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Chapter 2 - Hardware and Software

Application Software Programs

Application software programs have specific uses such as writing, dealing with numbers, organizing large amounts of data, etc. Application software includes word processors, spreadsheets, database managers, graphics, money managers and games. They are generally created using programming language such as BASIC, C++, Delphi and more. The most common application software:

  • Word processing programs that are designed to allow the user to create letters, briefs, memos and other written documents. Microsoft Word™ and WordPerfect™ are word processing application programs.
  • Spreadsheet programs that are used to manipulate numbers, perform calculations, handle mathematical formulas and organize data. Quattro Pro™, Lotus 123™ and Microsoft Excel™ are spreadsheet programs.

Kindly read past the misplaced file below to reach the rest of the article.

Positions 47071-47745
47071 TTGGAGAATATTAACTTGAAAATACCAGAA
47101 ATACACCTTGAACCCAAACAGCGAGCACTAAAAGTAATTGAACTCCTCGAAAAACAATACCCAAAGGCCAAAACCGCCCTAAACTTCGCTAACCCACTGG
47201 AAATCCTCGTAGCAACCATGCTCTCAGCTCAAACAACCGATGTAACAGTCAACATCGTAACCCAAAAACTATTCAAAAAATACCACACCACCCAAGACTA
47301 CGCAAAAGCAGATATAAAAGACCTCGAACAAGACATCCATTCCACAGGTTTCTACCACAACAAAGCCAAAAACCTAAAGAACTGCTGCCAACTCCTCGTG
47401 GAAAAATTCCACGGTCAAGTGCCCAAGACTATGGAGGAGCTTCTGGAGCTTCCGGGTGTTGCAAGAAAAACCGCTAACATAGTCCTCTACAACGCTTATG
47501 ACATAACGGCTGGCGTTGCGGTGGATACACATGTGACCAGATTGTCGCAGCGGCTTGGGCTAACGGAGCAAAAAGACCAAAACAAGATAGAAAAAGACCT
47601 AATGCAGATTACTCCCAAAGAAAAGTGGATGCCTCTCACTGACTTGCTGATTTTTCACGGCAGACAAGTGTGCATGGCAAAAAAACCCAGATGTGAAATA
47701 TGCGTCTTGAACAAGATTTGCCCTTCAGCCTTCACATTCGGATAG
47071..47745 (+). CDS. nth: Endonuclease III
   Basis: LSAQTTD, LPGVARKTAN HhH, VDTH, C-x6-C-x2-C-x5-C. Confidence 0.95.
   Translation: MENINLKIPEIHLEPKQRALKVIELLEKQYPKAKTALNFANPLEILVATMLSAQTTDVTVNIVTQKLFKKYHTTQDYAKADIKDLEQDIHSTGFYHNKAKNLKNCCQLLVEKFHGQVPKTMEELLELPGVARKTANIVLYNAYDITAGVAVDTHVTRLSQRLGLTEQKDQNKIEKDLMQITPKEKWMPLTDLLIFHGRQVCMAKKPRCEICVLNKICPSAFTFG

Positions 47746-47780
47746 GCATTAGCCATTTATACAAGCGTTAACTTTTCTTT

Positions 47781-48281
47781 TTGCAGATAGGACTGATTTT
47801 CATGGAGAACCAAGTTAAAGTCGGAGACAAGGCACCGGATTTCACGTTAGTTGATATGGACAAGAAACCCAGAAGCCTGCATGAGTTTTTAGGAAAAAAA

• Database programs are used to organize large quantities of data. They are generally used to compile document indexes, exhibit tracking, case management and more. Database programs include Microsoft Access™, Paradox, and Filemaker Pro™.
  • Graphic programs are used for drawing and designing on the computer. Exhibits, charts, graphs, bulleted items and more can be created using graphics programs. Microsoft PowerPoint™, Corel Draw™, Paintbrush™ and Visio™ are some graphic programs.
  • Game programs are designed for fun. They include action/adventure, flight simulation, golf and others. Quest™, Golf™, Where in the U.S. is Carmen SanDiego™ are a few game programs.

Other Application Software Considerations.